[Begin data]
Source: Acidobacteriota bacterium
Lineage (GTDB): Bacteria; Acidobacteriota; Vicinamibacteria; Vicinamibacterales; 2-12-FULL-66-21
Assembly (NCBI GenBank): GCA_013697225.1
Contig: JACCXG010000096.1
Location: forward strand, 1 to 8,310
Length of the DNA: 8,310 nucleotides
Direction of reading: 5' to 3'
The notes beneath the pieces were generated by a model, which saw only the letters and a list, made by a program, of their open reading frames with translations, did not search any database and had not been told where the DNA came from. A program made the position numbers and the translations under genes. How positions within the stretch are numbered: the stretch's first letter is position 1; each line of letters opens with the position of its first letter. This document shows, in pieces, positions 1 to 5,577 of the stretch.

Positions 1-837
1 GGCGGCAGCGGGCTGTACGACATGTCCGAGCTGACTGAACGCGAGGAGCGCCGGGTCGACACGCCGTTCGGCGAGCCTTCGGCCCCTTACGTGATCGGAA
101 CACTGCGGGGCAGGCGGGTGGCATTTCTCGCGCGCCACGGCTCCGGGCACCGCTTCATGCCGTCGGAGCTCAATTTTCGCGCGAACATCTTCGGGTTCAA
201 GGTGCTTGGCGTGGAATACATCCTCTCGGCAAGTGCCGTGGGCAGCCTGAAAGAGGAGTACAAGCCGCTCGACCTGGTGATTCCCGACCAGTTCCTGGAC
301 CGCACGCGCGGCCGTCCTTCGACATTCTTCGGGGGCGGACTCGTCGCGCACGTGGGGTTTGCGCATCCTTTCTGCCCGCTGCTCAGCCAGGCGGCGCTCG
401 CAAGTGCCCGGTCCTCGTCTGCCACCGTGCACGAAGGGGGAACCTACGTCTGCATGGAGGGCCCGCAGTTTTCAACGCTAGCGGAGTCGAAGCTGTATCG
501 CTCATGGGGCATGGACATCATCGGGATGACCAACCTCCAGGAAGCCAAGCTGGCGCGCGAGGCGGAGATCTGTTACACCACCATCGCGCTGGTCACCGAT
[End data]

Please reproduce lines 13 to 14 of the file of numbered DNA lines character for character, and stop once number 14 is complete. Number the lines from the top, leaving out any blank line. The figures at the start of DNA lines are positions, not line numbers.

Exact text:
301 CGCACGCGCGGCCGTCCTTCGACATTCTTCGGGGGCGGACTCGTCGCGCACGTGGGGTTTGCGCATCCTTTCTGCCCGCTGCTCAGCCAGGCGGCGCTCG
401 CAAGTGCCCGGTCCTCGTCTGCCACCGTGCACGAAGGGGGAACCTACGTCTGCATGGAGGGCCCGCAGTTTTCAACGCTAGCGGAGTCGAAGCTGTATCG